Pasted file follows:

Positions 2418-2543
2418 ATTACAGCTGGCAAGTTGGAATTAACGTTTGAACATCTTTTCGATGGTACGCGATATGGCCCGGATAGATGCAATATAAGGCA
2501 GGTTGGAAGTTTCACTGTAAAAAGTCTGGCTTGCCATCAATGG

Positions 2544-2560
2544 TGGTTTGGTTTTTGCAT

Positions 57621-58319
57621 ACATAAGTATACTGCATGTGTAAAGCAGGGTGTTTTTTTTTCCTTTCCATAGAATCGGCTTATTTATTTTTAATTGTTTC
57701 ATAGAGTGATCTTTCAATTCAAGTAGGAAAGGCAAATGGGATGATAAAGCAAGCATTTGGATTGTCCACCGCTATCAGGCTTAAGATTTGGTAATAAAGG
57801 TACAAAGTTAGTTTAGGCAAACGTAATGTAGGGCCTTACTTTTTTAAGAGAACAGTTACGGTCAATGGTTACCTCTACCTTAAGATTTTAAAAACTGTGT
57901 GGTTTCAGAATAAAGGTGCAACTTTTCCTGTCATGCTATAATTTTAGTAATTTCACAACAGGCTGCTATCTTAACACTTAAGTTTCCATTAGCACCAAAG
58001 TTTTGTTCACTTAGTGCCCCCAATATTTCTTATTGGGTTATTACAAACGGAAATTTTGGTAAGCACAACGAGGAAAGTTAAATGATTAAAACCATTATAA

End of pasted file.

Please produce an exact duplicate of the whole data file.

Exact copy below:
Positions 2418-2543
2418 ATTACAGCTGGCAAGTTGGAATTAACGTTTGAACATCTTTTCGATGGTACGCGATATGGCCCGGATAGATGCAATATAAGGCA
2501 GGTTGGAAGTTTCACTGTAAAAAGTCTGGCTTGCCATCAATGG

Positions 2544-2560
2544 TGGTTTGGTTTTTGCAT

Positions 57621-58319
57621 ACATAAGTATACTGCATGTGTAAAGCAGGGTGTTTTTTTTTCCTTTCCATAGAATCGGCTTATTTATTTTTAATTGTTTC
57701 ATAGAGTGATCTTTCAATTCAAGTAGGAAAGGCAAATGGGATGATAAAGCAAGCATTTGGATTGTCCACCGCTATCAGGCTTAAGATTTGGTAATAAAGG
57801 TACAAAGTTAGTTTAGGCAAACGTAATGTAGGGCCTTACTTTTTTAAGAGAACAGTTACGGTCAATGGTTACCTCTACCTTAAGATTTTAAAAACTGTGT
57901 GGTTTCAGAATAAAGGTGCAACTTTTCCTGTCATGCTATAATTTTAGTAATTTCACAACAGGCTGCTATCTTAACACTTAAGTTTCCATTAGCACCAAAG
58001 TTTTGTTCACTTAGTGCCCCCAATATTTCTTATTGGGTTATTACAAACGGAAATTTTGGTAAGCACAACGAGGAAAGTTAAATGATTAAAACCATTATAA